Monday, December 21, 2009

Forest plan gets the ax at UN climate talks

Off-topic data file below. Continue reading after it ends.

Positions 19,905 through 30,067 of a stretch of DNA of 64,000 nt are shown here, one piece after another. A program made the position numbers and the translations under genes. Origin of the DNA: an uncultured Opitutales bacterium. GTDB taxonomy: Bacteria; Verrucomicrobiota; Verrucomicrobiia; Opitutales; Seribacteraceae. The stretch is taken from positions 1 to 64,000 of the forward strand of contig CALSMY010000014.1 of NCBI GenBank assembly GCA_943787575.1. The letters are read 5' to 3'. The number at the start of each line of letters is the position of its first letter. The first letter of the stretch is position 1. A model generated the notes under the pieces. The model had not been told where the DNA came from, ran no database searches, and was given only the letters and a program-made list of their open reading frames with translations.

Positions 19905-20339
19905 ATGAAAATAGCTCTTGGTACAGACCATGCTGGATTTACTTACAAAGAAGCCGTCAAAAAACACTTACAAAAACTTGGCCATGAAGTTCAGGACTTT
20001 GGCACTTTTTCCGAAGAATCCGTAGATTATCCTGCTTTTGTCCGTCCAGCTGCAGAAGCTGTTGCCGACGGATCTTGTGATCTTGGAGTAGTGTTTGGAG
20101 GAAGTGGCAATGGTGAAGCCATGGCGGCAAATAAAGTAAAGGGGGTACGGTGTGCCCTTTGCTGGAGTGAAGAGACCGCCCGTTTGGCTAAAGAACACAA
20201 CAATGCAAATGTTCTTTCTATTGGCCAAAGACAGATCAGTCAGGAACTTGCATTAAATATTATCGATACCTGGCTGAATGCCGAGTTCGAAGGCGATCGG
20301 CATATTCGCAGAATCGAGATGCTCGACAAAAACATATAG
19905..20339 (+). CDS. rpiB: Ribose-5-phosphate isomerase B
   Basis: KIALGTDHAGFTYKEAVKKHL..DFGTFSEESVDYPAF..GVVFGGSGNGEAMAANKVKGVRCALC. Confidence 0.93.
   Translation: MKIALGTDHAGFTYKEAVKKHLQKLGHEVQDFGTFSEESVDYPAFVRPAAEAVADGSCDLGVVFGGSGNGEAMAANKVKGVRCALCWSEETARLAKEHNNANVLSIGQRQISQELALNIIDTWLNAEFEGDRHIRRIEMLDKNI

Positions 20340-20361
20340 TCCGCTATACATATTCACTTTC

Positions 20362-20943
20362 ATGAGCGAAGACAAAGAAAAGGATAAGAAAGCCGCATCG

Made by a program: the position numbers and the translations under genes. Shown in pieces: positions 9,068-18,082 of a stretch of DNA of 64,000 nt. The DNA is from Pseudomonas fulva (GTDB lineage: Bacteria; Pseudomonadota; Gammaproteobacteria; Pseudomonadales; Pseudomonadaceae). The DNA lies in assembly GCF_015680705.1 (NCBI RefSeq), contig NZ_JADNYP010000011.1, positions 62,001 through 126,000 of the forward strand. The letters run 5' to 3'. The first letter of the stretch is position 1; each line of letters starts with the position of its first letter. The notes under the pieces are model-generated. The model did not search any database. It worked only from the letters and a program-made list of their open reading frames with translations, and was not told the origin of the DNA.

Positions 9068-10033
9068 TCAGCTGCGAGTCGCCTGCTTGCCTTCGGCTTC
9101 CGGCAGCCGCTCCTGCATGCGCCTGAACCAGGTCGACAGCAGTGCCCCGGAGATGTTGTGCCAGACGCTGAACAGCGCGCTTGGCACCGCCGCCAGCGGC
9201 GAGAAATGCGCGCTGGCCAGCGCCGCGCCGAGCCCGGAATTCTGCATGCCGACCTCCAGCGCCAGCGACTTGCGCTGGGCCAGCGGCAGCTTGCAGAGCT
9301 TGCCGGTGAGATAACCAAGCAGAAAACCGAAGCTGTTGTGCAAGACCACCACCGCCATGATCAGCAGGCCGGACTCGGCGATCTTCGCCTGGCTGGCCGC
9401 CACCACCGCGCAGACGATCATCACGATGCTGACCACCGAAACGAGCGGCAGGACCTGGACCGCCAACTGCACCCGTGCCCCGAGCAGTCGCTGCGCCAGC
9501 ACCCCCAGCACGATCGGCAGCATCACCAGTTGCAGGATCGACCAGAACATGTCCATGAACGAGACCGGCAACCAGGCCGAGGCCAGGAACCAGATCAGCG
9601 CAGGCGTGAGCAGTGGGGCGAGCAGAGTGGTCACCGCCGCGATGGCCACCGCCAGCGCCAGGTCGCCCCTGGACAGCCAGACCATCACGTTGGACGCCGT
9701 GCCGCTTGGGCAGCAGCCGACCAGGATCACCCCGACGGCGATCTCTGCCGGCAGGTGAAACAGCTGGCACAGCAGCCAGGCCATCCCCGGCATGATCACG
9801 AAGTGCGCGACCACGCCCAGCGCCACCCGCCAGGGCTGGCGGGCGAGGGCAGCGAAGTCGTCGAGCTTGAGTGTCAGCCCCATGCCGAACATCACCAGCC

A plan to protect the world's biologically rich tropical forests by paying poor nations to protect them was shelved Saturday after world leaders failed to agree on a binding deal to reduce greenhouse gas emissions. Burning trees to clear land for plantations or cattle ranches and logging forests for wood is blamed for about 20 percent of the world's emissions. That's as much carbon dioxide as all the world's cars, trucks, trains, planes and ships combined. About 32 million acres (13 million hectares) of forests are cut down each year — an area about the size of England or New York State — and the emissions generated are comparable to those of China and the United States, according to the Eliasch Review. Deforestation for logging, cattle grazing and crops has made Indonesia and Brazil the world's third- and fourth-biggest carbon emitters, after China and the United more

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